The presidential elections in Estonia are to start on August 30, following Riigikogu speaker Jüri Ratas' (Center) announcement that the chamber would be called for an extraordinary sitting on that date.
The Riigikogu breaks up for summer recess Thursday and is not due back for normal business until mid-September, later than usual, to allow MPs time to engage in public canvassing work head of October's local elections.
Estonia's presidents are not elected directly by the people, but via process which starts at the Riigikogu, rolling out to the regional electoral colleges if this draws a blank.
In accordance with the constitution, the Riigikogu Rules of Procedure and Internal Rules Act and the President of the Republic Election Act, BNS reports, speaker of the Riigikogu Jüri Ratas – at one point linked with a possible presidential bid himself - has convened an extraordinary session, to take place at the seat of the Riigikogu, Toompea, Tallinn starting at 1 p.m. on Monday, August 30.
The election of the president of the republic is the sole item on the agenda for that session.
To be nominated as a candidate, an individual must have at least one-fifth of MPs behind them, i.e 21 members of the 101-seat chamber.
An MP may only nominate one candidate.
Putting candidates forward starts at 9 a.m. on the fourth day prior to the beginning of the presidential elections, i.e. on August 26, and ends at 6 p.m. on the second day before the session (i.e. August 28), BNS reports.
Ballots are secret, and a candidate needs two-thirds (i.e. 67) of the house to vote for them in order to become head of state. This last happened with Toomas Hendrik Ilves, nearly 10 years ago.
Should day one of balloting prove inconclusive, a second day of balloting is held.
Should this draw a blank, a run-off is held, on the same day, with the first- and second-placed candidates from the second day of balloting.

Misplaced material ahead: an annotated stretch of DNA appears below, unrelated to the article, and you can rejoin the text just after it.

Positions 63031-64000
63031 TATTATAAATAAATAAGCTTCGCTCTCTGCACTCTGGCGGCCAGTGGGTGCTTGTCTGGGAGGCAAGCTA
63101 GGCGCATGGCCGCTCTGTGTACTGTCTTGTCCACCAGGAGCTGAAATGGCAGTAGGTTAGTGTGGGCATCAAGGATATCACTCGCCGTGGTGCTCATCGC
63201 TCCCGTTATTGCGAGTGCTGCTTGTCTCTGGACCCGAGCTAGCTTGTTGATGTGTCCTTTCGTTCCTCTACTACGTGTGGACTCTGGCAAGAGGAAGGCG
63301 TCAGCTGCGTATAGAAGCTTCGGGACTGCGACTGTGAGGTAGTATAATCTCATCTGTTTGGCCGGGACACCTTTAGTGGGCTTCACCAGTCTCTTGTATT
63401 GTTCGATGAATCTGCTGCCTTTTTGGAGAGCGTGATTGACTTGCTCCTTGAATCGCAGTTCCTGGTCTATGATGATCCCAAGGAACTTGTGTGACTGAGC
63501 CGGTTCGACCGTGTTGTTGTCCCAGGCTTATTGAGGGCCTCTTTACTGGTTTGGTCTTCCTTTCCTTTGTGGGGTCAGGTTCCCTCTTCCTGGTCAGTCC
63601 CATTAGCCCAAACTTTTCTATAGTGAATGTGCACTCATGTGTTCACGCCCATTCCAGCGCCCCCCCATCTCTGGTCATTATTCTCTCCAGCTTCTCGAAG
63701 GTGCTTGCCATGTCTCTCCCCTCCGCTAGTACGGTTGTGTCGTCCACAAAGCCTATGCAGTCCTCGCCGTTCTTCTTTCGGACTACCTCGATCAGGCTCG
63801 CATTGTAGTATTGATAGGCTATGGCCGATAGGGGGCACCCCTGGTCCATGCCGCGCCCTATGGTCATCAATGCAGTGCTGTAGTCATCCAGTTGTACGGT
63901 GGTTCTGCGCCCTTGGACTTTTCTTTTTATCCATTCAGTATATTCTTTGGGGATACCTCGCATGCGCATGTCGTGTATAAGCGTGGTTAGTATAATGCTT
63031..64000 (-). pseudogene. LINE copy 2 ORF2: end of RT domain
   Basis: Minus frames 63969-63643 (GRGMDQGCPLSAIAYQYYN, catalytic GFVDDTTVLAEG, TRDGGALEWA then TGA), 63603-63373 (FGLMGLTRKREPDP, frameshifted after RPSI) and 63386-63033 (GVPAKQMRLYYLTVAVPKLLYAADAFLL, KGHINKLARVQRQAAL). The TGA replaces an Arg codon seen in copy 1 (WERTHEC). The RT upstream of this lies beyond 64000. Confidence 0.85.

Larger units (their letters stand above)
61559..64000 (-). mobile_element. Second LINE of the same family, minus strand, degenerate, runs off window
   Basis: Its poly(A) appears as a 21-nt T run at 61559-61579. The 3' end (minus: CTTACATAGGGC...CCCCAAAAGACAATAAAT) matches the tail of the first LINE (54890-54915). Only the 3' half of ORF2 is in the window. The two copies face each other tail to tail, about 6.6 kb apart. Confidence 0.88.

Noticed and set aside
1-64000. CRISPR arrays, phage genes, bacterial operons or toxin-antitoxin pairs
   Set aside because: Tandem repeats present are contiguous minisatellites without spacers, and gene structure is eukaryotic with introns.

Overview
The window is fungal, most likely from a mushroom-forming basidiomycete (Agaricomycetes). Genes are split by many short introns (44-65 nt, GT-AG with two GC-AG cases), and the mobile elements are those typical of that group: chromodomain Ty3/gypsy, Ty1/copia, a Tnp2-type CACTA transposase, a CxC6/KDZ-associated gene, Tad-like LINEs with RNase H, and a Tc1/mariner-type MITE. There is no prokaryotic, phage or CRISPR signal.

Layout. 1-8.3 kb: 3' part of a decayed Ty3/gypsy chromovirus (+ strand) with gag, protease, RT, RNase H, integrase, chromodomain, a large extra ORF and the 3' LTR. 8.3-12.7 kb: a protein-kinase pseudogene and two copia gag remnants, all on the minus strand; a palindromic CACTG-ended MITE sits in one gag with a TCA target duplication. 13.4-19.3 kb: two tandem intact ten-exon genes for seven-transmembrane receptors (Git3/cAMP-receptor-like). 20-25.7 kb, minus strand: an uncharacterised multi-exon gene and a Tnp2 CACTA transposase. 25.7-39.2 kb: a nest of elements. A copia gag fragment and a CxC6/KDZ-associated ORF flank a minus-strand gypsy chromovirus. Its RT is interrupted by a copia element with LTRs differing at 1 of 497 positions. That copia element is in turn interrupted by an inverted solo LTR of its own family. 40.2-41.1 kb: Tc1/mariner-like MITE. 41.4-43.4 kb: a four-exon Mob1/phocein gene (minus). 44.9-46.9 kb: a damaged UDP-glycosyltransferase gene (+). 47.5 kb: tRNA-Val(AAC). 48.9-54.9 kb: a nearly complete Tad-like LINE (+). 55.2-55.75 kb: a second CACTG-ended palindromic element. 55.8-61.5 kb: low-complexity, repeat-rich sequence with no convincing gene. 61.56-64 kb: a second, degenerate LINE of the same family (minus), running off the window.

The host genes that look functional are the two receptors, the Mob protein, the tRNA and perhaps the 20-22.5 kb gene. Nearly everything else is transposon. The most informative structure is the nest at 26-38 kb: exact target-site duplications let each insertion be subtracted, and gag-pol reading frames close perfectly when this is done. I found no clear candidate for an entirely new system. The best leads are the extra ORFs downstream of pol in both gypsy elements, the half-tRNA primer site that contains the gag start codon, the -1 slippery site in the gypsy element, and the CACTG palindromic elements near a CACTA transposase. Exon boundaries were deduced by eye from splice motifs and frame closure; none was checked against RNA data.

If no result is forthcoming from this stage, the speaker will, within one month, convene an electoral college, made up of MPs and local government representatives in each region.
Jüri Ratas has expressed a desire on several occasions to get the process squared away at the Riigikogu.
In 2016, after the electoral college process also proved inconclusive, candidates still in the running stepped down, while Kersti Kaljulaid was brought in from her long-term role at the European Court of Auditors as a "dark horse" candidate, and, as per the constitution, elected by a council of Riigikogu elders, comprising the leaders of the party factions (at the time six, now five) in the chamber, plus the speaker (at the time Eiki Nestor (SDE)) and the speaker's two deputies.
For the president to get elected at the Riigikogu, a cross-party candidate needs to be found – even Reform and Center together have 59 seats and would need eight more MPs to join them even if they did find a common candidate.
Reform leader and prime minister Kaja Kallas recently said, using the words of some of the opposition MPs, that Center had too many question marks hanging over its conduct over the years for a viable candidate to come from its ranks.
Jüri Ratas, who resigned as prime minister in January has taken himself out of the running – or more accurately, declared that he is not in the running – whereas had he been a candidate, Reform would have had to have taken on board the fact that it is in office at the national level with Center, meaning being unable to find a unifying candidate, be it Ratas or anyone else, would put pressure on that alliance.
At the same time, Reform, when in opposition ostensibly fairly behind Kersti Kaljulaid, now seems to have cooled towards a second term for the current incumbent – one which she is eligible for. Opponents of a second Kaljulaid term have said she has proven too divisive in society.
There have been four presidents under Estonia's current constitution, since the restoration of independence in 1991: Lennart Meri, Arnold Rüütel, Toomas Hendrik Ilves and Kersti Kaljulaid.
Presidential terms are five-years and, while more than one back-to-back term is forbidden under the constitution, unlike in the U.S., presidents may hold more than two, non-consecutive terms.
The rationale behind not having direct presidential elections has included an avoidance of the role becoming too politicized. A candidate must quit any political party they may belong to upon being elected.
Editor: Andrew Whyte